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Opinion: How safe is the stock market?

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I am often asked how safe the stock market is — especially after periods like 2022.

It’s a valid question and impossible to answer definitively except to remind people that what investors get paid for is taking risks. When you take a risk, you actively invite (if not exactly welcome) the possibility that you could actually lose something valuable.

So ultimately, there is no real “safety” in the stock market.

However, people take all sorts of risks every hour of every day. They do this for many reasons, but almost always there’s some payoff that’s imagined or expected.

The stock market is no different. If you take what looks like no risk, for example by keeping your money in government-insured bank accounts, it might seem that you won’t lose.

Except that you will lose.

You will end up with at least the same number of dollars as you started with — and probably more. But your interest earnings won’t be enough to keep up with inflation — and that income might be taxed.

In  order to at least keep up with inflation, you’ve got to take some risk. The trick is to take intelligent risk, and in my view the best place to do that is in the stock market — so long as you invest intelligently.

At a minimum, that means keeping your expenses low, diversifying widely and wisely, and focusing on longer time periods instead of short-term ones.

The rest of this article is about the difference between short-term investing and long-term investing.

One year at a time, market returns are pretty random.

In Figure 1 below, each dot represents a single calendar-year return for the S&P 500 index
As you look across from left to right, you’re tracking the decades over 95 years.

You’ll see a few really awful years: 1931, 1937, and 2008; plus some really terrific years, including 1933 and 1954. But beyond that, the returns seem pretty random.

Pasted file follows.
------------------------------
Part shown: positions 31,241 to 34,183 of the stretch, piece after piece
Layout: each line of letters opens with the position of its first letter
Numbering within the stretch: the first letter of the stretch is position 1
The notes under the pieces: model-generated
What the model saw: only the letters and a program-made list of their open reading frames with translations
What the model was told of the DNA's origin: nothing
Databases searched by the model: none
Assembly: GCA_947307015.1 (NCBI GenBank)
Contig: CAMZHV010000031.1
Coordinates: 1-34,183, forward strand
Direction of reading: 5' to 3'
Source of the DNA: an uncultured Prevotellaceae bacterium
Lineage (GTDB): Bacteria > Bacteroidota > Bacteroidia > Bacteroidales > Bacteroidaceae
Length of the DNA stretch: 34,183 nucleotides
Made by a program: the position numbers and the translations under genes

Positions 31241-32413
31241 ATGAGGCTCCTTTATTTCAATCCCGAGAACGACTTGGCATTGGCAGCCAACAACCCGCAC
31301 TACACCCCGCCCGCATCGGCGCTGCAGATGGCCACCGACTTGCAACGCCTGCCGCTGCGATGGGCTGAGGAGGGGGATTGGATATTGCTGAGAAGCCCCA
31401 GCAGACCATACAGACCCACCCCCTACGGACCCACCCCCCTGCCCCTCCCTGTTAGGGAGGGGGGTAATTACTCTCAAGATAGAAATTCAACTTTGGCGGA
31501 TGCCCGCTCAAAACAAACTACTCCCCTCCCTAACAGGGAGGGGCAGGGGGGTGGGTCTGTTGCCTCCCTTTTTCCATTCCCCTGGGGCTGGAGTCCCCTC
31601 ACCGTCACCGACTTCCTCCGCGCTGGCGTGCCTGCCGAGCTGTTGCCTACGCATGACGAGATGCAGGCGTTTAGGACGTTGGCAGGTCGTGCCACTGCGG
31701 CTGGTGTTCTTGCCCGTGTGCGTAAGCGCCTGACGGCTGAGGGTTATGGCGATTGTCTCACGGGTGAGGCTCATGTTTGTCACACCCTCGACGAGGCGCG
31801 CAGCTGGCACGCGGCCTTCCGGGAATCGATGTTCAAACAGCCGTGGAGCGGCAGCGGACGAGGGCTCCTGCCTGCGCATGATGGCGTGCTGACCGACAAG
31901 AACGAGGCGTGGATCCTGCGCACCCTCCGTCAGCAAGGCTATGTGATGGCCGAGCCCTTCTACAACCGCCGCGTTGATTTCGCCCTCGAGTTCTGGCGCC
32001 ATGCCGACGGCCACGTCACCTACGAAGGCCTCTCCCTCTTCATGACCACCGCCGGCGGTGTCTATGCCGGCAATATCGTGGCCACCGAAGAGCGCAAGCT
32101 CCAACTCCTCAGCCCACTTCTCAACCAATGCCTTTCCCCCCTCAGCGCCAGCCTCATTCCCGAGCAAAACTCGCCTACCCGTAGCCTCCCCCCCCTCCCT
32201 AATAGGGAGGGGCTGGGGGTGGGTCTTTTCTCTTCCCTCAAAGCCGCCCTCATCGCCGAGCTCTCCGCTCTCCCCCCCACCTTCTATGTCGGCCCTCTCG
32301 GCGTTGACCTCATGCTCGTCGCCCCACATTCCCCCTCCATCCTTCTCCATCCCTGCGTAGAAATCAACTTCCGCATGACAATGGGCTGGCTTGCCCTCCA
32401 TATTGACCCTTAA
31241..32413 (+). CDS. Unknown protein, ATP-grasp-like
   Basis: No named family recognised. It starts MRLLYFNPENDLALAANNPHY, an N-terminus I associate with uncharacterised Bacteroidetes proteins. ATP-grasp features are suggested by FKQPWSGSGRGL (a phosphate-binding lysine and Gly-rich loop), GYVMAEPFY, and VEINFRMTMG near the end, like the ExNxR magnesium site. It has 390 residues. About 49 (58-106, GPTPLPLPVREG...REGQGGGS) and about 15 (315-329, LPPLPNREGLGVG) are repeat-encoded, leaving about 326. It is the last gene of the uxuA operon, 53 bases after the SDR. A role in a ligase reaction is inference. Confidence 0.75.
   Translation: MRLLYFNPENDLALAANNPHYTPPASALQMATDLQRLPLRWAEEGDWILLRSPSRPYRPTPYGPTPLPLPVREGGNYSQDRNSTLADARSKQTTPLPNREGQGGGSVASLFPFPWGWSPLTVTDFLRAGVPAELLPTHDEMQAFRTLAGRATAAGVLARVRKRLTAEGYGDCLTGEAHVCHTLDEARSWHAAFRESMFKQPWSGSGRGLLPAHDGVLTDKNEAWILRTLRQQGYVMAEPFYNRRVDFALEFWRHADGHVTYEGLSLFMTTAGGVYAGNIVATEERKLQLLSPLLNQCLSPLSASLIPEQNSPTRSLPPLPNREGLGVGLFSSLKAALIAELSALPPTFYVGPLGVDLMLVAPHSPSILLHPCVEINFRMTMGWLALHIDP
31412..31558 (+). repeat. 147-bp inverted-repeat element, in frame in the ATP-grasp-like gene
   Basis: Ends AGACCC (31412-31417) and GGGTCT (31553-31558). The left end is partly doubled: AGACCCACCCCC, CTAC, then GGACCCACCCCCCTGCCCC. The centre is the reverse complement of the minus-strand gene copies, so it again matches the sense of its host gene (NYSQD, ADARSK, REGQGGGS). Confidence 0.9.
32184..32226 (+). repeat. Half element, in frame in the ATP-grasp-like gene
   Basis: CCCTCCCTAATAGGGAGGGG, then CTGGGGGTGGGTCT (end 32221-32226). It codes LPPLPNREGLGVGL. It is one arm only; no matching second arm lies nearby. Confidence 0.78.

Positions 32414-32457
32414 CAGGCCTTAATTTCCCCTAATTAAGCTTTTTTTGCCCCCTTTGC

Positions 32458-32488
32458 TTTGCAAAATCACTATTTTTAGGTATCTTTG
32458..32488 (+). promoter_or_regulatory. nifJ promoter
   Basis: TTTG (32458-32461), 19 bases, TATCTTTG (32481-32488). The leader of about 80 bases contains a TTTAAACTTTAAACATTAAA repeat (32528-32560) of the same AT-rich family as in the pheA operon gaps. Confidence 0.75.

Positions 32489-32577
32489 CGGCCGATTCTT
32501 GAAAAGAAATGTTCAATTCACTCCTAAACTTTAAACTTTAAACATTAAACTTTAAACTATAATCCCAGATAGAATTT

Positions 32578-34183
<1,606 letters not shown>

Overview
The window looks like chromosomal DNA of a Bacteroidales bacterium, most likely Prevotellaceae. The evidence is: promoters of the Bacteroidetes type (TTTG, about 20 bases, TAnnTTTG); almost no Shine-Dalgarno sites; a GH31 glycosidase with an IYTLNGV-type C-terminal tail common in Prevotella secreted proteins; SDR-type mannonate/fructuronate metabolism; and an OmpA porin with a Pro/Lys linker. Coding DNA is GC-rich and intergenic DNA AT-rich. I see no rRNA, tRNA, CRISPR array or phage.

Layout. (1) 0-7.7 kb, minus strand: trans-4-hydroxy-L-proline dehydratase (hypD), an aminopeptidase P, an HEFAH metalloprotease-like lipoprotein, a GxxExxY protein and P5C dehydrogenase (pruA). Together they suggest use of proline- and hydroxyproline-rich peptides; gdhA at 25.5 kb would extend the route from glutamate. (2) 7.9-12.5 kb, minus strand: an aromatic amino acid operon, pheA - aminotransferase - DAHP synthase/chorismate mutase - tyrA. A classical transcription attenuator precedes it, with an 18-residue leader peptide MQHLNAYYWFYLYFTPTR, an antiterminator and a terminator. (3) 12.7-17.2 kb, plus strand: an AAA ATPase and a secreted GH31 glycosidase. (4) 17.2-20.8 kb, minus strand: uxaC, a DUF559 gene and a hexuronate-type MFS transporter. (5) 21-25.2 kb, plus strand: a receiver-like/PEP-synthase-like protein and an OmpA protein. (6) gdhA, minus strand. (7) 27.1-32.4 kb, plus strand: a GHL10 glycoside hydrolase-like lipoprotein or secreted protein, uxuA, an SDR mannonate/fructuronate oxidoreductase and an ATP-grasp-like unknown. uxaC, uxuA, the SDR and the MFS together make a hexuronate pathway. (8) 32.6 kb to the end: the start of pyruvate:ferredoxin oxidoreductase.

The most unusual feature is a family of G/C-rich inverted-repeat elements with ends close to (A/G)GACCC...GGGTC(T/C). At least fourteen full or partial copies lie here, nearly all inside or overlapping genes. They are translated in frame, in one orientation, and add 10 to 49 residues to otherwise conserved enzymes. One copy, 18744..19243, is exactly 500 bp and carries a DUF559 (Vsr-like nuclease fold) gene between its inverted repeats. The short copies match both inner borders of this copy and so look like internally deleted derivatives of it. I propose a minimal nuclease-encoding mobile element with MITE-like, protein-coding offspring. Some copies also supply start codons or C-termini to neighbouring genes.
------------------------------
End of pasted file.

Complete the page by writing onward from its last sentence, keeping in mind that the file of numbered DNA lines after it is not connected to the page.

Figure 2 is similar, showing returns for U.S. small-cap value stocks. You’ll find one incredibly good year and a generous handful of returns over 60%. On the downside, one of the biggest losses occurred in 2008, and most of the rest in the 1930s.

When you combine those graphics into one, the randomness is emphasized. If you want to take a look, you can do so here.

All this data may seem dense. But don’t give up yet.

The following three tables can help make some sense of it.

Table A: One-year returns, 1928-2022

Best single year

Worst single year

S&P 500 index

up 54%

down 43.3%

U.S. small-cap value

up 124.7%

down 55.4%

50/50 combination

up 89.4%

down 49.4%

Source: Merriman Financial Education Foundation

One year at a time, the results show a lot of variety. The difference between the best year and the worst year was much greater for small-cap value than for the S&P 500.

The third line shows the results of combining equal parts of those two asset classes.

As you’ll see in Table B, for investors who held on to one or both of these asset classes for 15 years, the variability of returns was much lower.